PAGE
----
The death toll from Monday's terrible rail accident in Washington, D.C., hasn't yet been verified, but early estimates put it at nine people, with scores of others injured.
While rescuers continue to search the wreckage for survivors, investigators from both Washington's Metro and the National Transportation Safety Board have begun their investigations into the deadliest train wreck in D.C. history.
Months may pass before we know exactly what caused one train on the Metro's Red Line to slam into the back of another, jackknifing on top of it. Early speculation holds that the operator never hit the brake before slamming into the train in front.
When investigators find out more, this week's crash will join other crashes scattered through the years that taught train operators valuable safety lessons.
1. Paris, 1903
The Crash: By the official count, 84 people died in the Couronnes Disaster, a tragic rail fire in turn-of-the century Paris. After the train caught fire, many passengers tried to flee, but found no escape from the tunnel.
Here's the original New York Times story on the disaster, which reported that 100 were dead, "Suffocated in Tunnel by Smoke From Burning Train."
The Lesson: Transit historian Brian Cudahy, who wrote about the disaster in "A Century of Subways," tells Popular Mechanics that that the French disaster led companies to adopt some of the fire-safety procedures we're familiar with today. Most notably, it established the idea that fire exits should be available and marked.
2. Brooklyn, 1918
The Crash: Multiple factors conspired to make Nov. 1, 1918, a dangerous day to ride a train in New York City. A union of locomotive engineers had just gone on strike, pressing an inexperienced motorman into service. And the tunnel on Malbone St. in Brooklyn had just opened.
That day, operator Edward Luciano took a tight corner at more than 30 miles per hour, wrecking the train. Cudahy wrote an entire book about the disaster. In his research he confirmed 93 fatalities, though other sources claim as many as 103.
The Lesson: Cudahy says that by 1918 New York's subways were already using "dead man's controls," which stop the train if the driver is incapacitated. And some had controls that automatically slowed a train that was going too fast, especially downhill. But unfortunately, "the line over which the fatal train was operating did not have such hardware," Cudahy says.
3. Chicago, 1977
The Crash: The Windy City's most catastrophic rail accident came in 1977, when three cars fell off the elevated tracks after two trains collided at the Ravenswood stop downtown.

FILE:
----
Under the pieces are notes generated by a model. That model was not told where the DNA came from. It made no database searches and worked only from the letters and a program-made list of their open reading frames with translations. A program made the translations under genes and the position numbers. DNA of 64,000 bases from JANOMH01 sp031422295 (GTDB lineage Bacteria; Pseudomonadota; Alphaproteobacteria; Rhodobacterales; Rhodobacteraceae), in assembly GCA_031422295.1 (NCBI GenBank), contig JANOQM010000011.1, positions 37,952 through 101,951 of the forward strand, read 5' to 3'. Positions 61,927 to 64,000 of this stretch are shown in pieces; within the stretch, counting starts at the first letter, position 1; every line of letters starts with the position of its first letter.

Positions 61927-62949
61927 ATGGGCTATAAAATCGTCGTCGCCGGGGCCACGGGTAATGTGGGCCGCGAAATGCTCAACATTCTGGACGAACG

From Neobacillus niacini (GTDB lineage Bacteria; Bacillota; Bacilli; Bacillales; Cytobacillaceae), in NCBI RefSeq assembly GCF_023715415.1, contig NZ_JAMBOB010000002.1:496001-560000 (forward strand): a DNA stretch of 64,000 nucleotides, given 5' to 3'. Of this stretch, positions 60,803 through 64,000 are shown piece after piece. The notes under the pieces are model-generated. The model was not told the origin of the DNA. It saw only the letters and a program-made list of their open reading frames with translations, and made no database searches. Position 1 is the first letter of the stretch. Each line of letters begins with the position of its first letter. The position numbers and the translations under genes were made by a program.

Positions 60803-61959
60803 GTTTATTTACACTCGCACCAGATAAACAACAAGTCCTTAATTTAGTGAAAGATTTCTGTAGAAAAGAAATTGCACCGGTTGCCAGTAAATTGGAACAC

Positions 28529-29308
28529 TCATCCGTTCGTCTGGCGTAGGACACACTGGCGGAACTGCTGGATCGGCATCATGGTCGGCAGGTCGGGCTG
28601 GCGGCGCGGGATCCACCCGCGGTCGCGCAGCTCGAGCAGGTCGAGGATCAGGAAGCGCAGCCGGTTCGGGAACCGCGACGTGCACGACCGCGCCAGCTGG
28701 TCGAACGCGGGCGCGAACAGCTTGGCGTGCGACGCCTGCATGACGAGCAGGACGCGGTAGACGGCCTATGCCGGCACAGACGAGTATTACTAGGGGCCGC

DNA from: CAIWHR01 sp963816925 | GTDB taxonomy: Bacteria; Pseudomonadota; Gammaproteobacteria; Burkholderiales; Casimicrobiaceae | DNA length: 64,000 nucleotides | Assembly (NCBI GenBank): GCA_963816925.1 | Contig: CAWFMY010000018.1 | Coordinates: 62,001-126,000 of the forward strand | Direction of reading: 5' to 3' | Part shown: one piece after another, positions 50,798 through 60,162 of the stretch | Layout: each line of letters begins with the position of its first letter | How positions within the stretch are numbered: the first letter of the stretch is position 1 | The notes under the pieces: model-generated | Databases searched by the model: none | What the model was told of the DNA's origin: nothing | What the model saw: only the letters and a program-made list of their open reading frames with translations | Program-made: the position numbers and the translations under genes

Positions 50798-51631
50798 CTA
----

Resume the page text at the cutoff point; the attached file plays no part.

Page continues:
Chicago had just installed a system that made a train brake automatically if it sensed another ahead, much like what was supposed to happen but didn't in the D.C. accident Monday.
However, Chicago operators back then could override the stop signal if the train were traveling at less than 15 miles per hour. And because "ghost signals" happened occasionally, many drivers did roll past red lights.
"The system interpreted the station stop as the required stop, and so the motorman should have been operating under 'sight rules,'" Cudahy says. "But he didn't. And he didn't even keep his eyes on the track ahead."
The Lesson: In the aftermath of this wreck, the Chicago Transit Authority changed the rules and forbade operators from proceeding on their own. From then on, they would have to call Central Control before proceeding through a stop sign.
4. England, 1988
The Crash: Great Britain has seen plenty of rail accidents over the years. The deadliest in recent times happened near Clapham Junction in southern London. Thirty-five people died in a rush-hour collision of two trains carrying an estimated 1,300 people between them.
The Lesson: An inquiry into the accident recommended that the entire British rail system install an automatic train protection system. But the government balked at enormous bill — nearly $1.5 billion — and instead privatized the rail system.
5. Australia, 1999
The Crash: Another disaster on a curve occurred in 1999, this time near Glenbrook, New South Wales, Australia. After stopping at a signal, an intercity passenger train came around the bend and ran into the back of an Indian Pacific long-distance passenger train, killing seven and injuring 51.